Corns. Preliminary studies suggest that applying certain garlic extracts to corns on the feet twice daily produces improvement. An extract of garlic that dissolves in fats produces an effect after only 10-20 days of treatment, while a water soluble extract can take up to 2 months prior to show improvement.
High blood pressure during pregnancy (pre-eclampsia). Some preliminary clinical evidence suggests that taking 800 mg / day of a specific garlic extract (Garlet) during the third trimester of pregnancy does not reduce the risk of developing preeclampsia in women at high risk.
Prostate cancer. The men in China who eat about a clove of garlic a day appear to have a 50% lower risk of developing prostate cancer. It is not known whether this same benefit is applicable to men from Western countries.
Warts. Preliminary evidence suggests that once daily apply garlic extract fat soluble to warts on hands warts removed in 1-2 weeks. Garlic extract soluble in water also appears to help but after 30 to 40 days of treatment.
How does it work?
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Garlic produces a chemical called allicin. This seems the garlic makes work for treating certain conditions. Allicin is also responsible for the odor of garlic. Some products can be made “odorless” garlic aging, but this process can also be made less effective. It’s a good idea to look for supplements that are coated (enteric coated) so that they dissolve in the intestine and not the stomach.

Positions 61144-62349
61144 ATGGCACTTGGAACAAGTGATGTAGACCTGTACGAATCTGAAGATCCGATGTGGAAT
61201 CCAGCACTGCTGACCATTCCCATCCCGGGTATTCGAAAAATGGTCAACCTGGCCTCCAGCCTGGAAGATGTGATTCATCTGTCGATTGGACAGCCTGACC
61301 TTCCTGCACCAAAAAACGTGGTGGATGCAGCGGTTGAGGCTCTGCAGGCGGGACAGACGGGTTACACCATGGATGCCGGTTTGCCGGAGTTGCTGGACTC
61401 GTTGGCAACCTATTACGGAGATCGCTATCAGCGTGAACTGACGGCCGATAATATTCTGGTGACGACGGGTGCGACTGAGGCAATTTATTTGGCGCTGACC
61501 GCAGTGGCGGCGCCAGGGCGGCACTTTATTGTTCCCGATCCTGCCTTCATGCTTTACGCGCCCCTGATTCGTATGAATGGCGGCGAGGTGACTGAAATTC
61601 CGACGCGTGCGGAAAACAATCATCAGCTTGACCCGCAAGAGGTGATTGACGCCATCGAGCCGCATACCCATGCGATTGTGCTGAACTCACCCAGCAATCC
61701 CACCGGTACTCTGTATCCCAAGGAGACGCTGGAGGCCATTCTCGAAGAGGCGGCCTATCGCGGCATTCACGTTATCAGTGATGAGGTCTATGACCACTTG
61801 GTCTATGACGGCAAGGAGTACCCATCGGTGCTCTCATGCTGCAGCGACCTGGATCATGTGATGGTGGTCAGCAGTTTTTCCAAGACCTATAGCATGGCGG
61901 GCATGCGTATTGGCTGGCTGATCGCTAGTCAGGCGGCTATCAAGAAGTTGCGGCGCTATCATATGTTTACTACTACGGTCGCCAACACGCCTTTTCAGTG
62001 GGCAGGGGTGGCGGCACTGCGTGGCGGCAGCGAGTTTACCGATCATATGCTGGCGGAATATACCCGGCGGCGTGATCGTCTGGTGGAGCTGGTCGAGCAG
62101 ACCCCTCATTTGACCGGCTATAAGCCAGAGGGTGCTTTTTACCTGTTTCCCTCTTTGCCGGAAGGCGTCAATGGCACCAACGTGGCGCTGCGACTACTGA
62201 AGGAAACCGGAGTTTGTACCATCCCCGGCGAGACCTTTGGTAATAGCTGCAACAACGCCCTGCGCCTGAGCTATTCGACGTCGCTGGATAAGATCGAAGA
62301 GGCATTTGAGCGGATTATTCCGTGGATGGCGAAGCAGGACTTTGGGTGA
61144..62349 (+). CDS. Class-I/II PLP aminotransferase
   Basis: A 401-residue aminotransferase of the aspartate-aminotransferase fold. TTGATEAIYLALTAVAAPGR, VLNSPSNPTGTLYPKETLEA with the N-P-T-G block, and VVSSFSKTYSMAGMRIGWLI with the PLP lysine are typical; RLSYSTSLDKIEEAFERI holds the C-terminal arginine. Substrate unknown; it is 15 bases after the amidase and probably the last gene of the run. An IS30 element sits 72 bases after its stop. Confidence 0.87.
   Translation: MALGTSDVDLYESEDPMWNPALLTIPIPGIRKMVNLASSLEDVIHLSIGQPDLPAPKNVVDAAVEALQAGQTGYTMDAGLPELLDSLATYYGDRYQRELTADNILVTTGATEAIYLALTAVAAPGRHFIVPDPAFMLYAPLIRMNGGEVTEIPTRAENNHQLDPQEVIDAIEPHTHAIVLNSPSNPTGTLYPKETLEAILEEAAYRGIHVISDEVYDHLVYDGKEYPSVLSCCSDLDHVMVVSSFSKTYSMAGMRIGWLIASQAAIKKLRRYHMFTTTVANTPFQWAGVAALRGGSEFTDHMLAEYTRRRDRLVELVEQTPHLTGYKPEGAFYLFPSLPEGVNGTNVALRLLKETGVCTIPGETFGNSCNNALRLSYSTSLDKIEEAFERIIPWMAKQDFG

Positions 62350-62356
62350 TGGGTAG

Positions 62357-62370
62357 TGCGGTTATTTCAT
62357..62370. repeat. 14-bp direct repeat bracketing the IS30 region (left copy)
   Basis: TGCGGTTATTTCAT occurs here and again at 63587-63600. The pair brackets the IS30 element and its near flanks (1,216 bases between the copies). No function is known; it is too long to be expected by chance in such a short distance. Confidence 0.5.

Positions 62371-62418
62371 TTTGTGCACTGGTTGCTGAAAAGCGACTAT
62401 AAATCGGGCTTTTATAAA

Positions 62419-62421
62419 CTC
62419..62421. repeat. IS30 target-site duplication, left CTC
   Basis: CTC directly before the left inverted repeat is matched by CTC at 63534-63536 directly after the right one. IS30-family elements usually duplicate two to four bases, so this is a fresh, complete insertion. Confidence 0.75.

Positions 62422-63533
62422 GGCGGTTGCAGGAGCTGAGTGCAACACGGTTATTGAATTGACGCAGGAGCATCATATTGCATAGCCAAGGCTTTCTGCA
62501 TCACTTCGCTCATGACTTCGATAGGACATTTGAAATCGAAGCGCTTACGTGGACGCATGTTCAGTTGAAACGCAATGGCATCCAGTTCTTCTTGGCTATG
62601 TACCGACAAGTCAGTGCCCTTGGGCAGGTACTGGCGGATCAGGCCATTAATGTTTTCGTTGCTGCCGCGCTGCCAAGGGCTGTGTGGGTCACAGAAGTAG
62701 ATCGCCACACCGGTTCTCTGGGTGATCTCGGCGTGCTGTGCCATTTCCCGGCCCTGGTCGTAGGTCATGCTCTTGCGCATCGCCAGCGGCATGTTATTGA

Is there concern for the safety of its use?
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Consuming Garlic is LIKELY SAFE for most people. The garlic can cause bad breath, a burning sensation in the mouth or stomach, heartburn, gas, nausea, vomiting, body odor and diarrhea. In general, these side effects are worse if used raw garlic. Garlic may also increase the risk of bleeding. There have been reports of bleeding after surgery in people taking garlic. Have also been reported cases of asthma in people who work with garlic and may also produce other allergic reactions.
When used on the skin, garlic is POSSIBLY UNSAFE. When used on the skin as a thick paste, garlic can cause skin damage similar to a burn.
Special warnings and precautions:
Pregnancy and lactation: Garlic is LIKELY SAFE for most women who are pregnant if taken in amounts normally found in food. Garlic is POSSIBLY SAFE during pregnancy and breast-feeding when used in medicinal amounts. There is not enough reliable information about the safety of using garlic on the skin if you are pregnant or breastfeeding. Be careful to avoid use.
Children: Garlic is POSSIBLY SAFE for children if taken orally and appropriately for a short time. But garlic is POSSIBLY SAFE when taken in high doses. Some sources suggest that high doses of garlic may be dangerous and even fatal to children, but the reason for this warning is not known. There are no reports available to report any significant adverse events or cases of child deaths associated with the use of garlic orally.
Bleeding Disorder: Garlic, especially fresh garlic may increase bleeding.
Have stomach or digestive problems: Garlic can cause irritation of the gastrointestinal (GI) tract. If you have stomach or digestive problems Use with caution.
Surgery: Garlic could prolong the bleeding. Stop taking garlic for at least 2 weeks prior to a surgical procedure….
Alfonso Martínez Naturista source: Natural Medicines Comprehensive Database